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June 18, 2012 | By Matt Donnelly
Don't call Shia LaBeouf shy in his creative endeavors: His latest project, a music video for the band Sigur Rós, has him baring it all, body and soul. The "Lawless" actor popped up Monday in the harrowing tale of love and addiction, which sees the star rocking some full-frontal nudity. The Icelandic band gave control of the video to filmmaker Alma Har'el, who reportedly developed the concept with LaBeouf. "Originally she was going to film us on Super-8 in Iceland all playing the piano lines from the song, but then she rang and said she'd met Shia LaBeouf and they'd changed the idea," band bassist Georg Holm told Rolling Stone, which has the NSFW final product.
September 15, 2012 | CHRIS ERSKINE
First, let us consider the beauty that is a deep-fried Snickers: What they do here is spear the candy bar with a stick, then dip it in a thick batter that resembles liquid UPS packaging. Then they plunge the whole mess into hot oil, producing a deep-fried chocolate candy so gooey and full of calories many coroners would list it as a form of suicide. It is easily the icon of this L.A. County Fair, though the deep-fried Twinkie comes in an impressive second. Were I to pick a fantasy team of foods, they would be my quarterback and wide receiver.
March 28, 2011 | By Brady MacDonald, Los Angeles Times Staff Writer
At first I thought it was too early to look ahead at the new attractions coming to U.S. theme parks in 2012, but then I realized a number of big rides have already been announced and many more are being teased in elaborate marketing campaigns. Photos : Most anticipated new U.S. theme park rides for 2012 It already seems like 2012 is shaping up as a good year for ride enthusiasts and theme park fans as the major industry players are planning to roll out big projects that have been on the drawing boards for a while.
Two developers are hoping that bargain-hunters will soon be singing "I Bought It on the Grapevine." A pair of giant factory outlet centers totaling 720,000 square feet are being planned for the Golden State Freeway near Gorman, a truck-stop hamlet just below the Los Angeles-Kern county line, 65 miles northwest of downtown Los Angeles. They would continue a trend begun in the late 1980s, when manufacturers began opening wholesale outlets in the western United States.
December 24, 2012 | By David Undercoffler
On a quiet street in a commercial section of Irvine, Aria Group builds an over-the-top array of vehicles: concept cars destined for auto shows, custom Porsche replicas, functional movie props. And now, maybe their wildest offering yet: the Warthog. The name will sound familiar to anyone who's played "Halo" on Microsoft's Xbox gaming console. The Warthog is a massive open-topped, all-terrain vehicle -- a mashup of dune buggy and monster truck -- that players navigate through a futuristic, first-person shooter landscape.  Photos: a real-life "Halo" Warthog Built on the chassis of a Hummer H1, this real-life Warthog is almost 8 feet high, more than 8 feet wide and more than 17 feet long.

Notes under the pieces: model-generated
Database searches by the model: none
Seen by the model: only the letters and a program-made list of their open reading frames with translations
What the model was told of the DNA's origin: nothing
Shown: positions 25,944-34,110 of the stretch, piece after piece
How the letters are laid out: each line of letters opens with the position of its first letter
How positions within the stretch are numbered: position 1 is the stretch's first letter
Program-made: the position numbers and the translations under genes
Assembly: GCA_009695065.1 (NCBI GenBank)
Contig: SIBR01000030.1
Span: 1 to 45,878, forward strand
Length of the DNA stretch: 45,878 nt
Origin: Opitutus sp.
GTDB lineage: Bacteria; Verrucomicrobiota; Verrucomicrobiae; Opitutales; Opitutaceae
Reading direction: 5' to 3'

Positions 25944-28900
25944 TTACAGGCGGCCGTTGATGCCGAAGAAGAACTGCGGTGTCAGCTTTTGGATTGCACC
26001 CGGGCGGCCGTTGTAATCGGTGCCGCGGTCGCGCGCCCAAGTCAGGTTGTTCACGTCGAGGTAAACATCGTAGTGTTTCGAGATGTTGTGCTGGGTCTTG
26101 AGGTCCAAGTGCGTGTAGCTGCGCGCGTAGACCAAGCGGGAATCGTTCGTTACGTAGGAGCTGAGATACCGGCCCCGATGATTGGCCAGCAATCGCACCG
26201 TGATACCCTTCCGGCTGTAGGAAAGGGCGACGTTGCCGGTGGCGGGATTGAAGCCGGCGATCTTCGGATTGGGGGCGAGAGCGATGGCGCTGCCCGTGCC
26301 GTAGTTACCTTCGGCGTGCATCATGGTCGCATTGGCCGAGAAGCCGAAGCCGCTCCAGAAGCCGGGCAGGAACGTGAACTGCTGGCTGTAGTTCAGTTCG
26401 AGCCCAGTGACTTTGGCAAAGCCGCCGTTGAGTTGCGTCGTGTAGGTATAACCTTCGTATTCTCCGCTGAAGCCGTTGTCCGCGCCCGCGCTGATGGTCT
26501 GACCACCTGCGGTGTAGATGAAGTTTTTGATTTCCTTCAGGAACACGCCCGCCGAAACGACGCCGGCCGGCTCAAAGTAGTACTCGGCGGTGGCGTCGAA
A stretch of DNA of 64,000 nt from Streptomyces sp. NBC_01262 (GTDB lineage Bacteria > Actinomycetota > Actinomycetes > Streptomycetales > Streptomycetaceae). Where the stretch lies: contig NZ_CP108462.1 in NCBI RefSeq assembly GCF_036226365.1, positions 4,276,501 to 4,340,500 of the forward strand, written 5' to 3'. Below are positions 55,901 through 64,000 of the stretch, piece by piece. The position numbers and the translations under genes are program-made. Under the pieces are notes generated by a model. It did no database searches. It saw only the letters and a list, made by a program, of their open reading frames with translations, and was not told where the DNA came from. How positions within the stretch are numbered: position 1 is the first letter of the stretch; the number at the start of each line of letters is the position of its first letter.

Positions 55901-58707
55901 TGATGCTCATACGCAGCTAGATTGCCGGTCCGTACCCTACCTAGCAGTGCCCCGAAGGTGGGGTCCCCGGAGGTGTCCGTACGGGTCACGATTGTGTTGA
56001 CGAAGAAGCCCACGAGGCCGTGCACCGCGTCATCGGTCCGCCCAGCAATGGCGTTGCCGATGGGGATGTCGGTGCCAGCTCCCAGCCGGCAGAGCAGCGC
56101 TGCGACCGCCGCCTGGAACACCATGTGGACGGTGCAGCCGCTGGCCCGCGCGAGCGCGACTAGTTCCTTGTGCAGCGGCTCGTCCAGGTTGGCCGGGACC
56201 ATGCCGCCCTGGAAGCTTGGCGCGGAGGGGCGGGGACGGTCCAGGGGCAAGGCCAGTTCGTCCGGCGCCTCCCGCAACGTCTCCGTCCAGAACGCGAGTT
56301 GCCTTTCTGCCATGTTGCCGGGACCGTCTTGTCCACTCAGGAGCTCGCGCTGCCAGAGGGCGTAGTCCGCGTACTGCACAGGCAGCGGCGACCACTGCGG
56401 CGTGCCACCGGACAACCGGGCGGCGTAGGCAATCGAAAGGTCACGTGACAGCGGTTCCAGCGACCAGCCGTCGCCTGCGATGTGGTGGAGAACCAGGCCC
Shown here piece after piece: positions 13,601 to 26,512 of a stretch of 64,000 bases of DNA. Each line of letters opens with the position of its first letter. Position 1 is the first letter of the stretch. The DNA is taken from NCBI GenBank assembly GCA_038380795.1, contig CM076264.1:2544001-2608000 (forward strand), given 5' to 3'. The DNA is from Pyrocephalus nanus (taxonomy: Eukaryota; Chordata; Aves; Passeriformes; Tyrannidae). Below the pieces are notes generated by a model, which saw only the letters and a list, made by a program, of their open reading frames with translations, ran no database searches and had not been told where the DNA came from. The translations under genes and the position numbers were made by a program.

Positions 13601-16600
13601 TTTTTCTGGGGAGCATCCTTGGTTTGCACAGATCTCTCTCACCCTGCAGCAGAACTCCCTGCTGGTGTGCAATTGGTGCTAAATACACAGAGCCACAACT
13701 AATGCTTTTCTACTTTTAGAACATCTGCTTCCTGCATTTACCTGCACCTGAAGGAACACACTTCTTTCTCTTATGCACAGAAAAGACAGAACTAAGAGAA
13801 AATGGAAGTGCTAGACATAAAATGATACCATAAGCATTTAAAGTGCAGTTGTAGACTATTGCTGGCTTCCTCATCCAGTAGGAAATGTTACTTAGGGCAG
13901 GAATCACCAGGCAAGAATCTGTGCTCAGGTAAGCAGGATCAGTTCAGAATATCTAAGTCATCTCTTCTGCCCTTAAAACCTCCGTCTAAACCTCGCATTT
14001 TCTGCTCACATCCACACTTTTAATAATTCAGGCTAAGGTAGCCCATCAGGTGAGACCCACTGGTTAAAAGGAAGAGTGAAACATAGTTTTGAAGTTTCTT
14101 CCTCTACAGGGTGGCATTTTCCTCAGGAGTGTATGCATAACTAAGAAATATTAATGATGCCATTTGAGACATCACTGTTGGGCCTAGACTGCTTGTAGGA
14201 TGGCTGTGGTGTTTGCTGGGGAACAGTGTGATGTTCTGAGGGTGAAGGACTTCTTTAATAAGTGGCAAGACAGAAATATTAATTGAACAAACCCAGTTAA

Lineman Ernie Lopez has been rousted out of bed on countless cold, rainy nights. He's climbed 100-foot utility poles in heavy winds and grabbed live electrical lines with nothing but a pair of rubber gloves to protect him. But the hardest thing Lopez has done in 20 years at Southern California Edison is walk away from a darkened apartment building while residents pleaded for their heat. It happened in late January.
This fall, structured jackets are kicking Michelle Obama's cardigans to the curb. After several seasons of sweet and ladylike, fashion has found its edge. The jacket -- be it long, loose and boyfriend-style by Stella McCartney, shrunken into a schoolboy silhouette at J.Crew, sequin-dusted at Zara, cropped and rendered in crisp white from 3.1 Phillip Lim or studded and shoulder-padded at Balmain -- is the key to fall's strong mood. And for good reason. No other piece of clothing, except perhaps a pair of heels, is as transformative.
February 15, 2014 | By Molly Hennessy-Fiske
CARRIZO SPRINGS, Texas - Just a few years ago this was a sleepy town of 5,600, and people eked out a living from the land. They farmed, worked ranches and leased their property to hunters to make a few dollars. Now, an oil and gas boom is transforming the economy of south Texas, turning Carrizo Springs into a busy city of at least 40,000. Texas oil companies, tapping a vast formation called the Eagle Ford shale, have nearly doubled oil production over the last two years and by next year are expected to produce 4 million barrels a day. That would catapult Texas ahead of Iran, Iraq and the United Arab Emirates to become the fifth-biggest oil producer in the world.
December 5, 1999
Los Angeles Valley College will end its yearlong 50th anniversary celebration Friday by dedicating a commemorative garden and preparing a time capsule--filled with college catalogs, yearbooks, a compact disc of music arranged by one of the school's professors--to be opened on the college's 100th birthday in 2049.
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